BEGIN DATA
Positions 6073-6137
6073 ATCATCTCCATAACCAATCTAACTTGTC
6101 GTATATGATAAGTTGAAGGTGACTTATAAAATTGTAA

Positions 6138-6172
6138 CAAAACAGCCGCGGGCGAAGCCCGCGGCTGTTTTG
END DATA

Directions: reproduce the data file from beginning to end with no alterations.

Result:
Positions 6073-6137
6073 ATCATCTCCATAACCAATCTAACTTGTC
6101 GTATATGATAAGTTGAAGGTGACTTATAAAATTGTAA

Positions 6138-6172
6138 CAAAACAGCCGCGGGCGAAGCCCGCGGCTGTTTTG